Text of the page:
Front Matter Wonderland The Great God Pan The Six Pomegranate Seeds The Birth of Athene The Two Weavers The Purple Flowers Danae and Her Little Son The Quest of Perseus Andromeda and Sea-Monster Acrisius Killed by Perseus Achilles and Briseis Menelaus and Paris Do Battle Hector and Andromache The Horses of Achilles The Death of Hector Polyphemus the Giant Odysseus Escapes from Cave Odysseus Returns to Ithaca Argus the Hound Dies The Bow of Odysseus The Land of Hellas Lycurgus and His Nephew Lycurgus Returns to Sparta Training of the Spartans The Helots Aristomenes and the Fox The Olympian Games The Last King of Athens Cylon Fails to be Tyrant Solon Frees the Slaves Athenians Take Salamis Pisistratus Becomes Tyrant Harmodius and Aristogiton The Law of Ostracism The Bridge of Boats Darius Rewards Histiaeus Histiaeus Shaves His Slave Sardis Is Destroyed Sandal Sewn by Histiaeus Earth and Water Battle of Marathon Miltiades Sails to Paros Aristides is Ostracised The Dream of Xerxes Xerxes Scourges the Hellespont Bravest Men of All Hellas Battle of Thermopylae Battle of Artemisium Themistocles at Salamis Themistocles Tricks Admirals Battle of Salamis Battle of Plataea Delian League Themistocles Deceives Spartans Themistocles is Ostracised Eloquence of Pericles Pericles and Elpinice The City of Athens Great Men of Athens Thebans Attack Plataeans Attica Invaded by Spartans Last Words of Pericles Siege of Plataea The Sentence of Death Brasidas Loses His Shield The Spartans Surrender Brasidas the Spartan Amphipolus Surrenders Alcibiades the Favourite Socrates the Philosopher Alcibiades Praises Socrates Images of Hermes Destroyed Alcibiades Escapes to Sparta The Siege of Syracuse Athenian Army is Destroyed Alcibiades Returns to Athens Antiochus Disobeys Alcibiades Walls of Athens Destroyed March of the Ten Thousand Pelopidas and Epaminondas Seven Conspirators Battle of Leuctra Death of Epaminondas The Two Brothers Timoleon exiles Dionysius Icetes Attacks Timoleon Battle of Crimisus Demosthenes' Wish Greatest Orator of Athens The Sacred War Alexander and Bucephalus Alexander and Diogenes Battle of Granicus The Gordian Knot Darius Gallops from Battle Tyre Stormed by Alexander Battle of Gaugamela Alexander Burns Persepolis Alexander Slays Foster-Brother Porus and His Elephant Alexander Is Wounded The Death of Alexander Demosthenes in the Temple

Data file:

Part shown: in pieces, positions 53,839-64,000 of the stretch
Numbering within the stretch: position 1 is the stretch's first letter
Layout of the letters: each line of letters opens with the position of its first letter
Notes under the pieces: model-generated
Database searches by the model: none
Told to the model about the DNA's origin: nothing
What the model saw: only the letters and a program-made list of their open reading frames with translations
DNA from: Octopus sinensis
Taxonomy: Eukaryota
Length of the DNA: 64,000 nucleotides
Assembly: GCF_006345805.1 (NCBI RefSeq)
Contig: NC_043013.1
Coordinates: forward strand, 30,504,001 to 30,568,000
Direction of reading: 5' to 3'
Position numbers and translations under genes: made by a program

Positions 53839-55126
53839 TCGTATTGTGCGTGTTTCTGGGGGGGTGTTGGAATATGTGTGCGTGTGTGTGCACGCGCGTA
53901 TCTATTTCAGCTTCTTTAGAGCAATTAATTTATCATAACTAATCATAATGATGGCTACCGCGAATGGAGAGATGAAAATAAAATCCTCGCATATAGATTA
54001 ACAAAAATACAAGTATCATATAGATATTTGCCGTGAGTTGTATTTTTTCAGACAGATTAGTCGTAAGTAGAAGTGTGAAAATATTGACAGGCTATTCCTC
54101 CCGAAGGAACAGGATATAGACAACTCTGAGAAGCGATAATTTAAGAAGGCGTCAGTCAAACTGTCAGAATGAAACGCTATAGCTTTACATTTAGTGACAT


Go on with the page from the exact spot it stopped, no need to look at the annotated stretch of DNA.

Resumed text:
Story of Greece - Mary Macgregor

The Gordian Knot

After the battle of Granicus, many Persian towns submitted to the conqueror. Those along the coast of Asia Minor that refused to open their gates, the king quickly subdued.

During the winter he reached a city called Gordion, about which a strange story is told.

In the citadel of Gordion was an old, roughly built wagon, which had once belonged to a peasant named Gordius. Long, long ago Gordius had ridden into the town in his wagon, and the oracle had declared that this peasant had been chosen by the gods to be king of Phrygia, in which country Gordion stood.

When Gordius was made king, almost the first thing he did was to dedicate his wagon to the gods, tying the yoke to the pole with fibre taken from the bark of a tree. The Gordian knot, as it was named, was twisted and tangled in a bewildering way, and looked as though it would defy the most skilful fingers to untie. Yet an oracle had said that whoever should succeed in undoing this wonderful knot would become king over all Asia.

Many men who wished to wear a crown came to Gordion to try to undo the knot, but not one of them had been able to unravel the twisted fibre.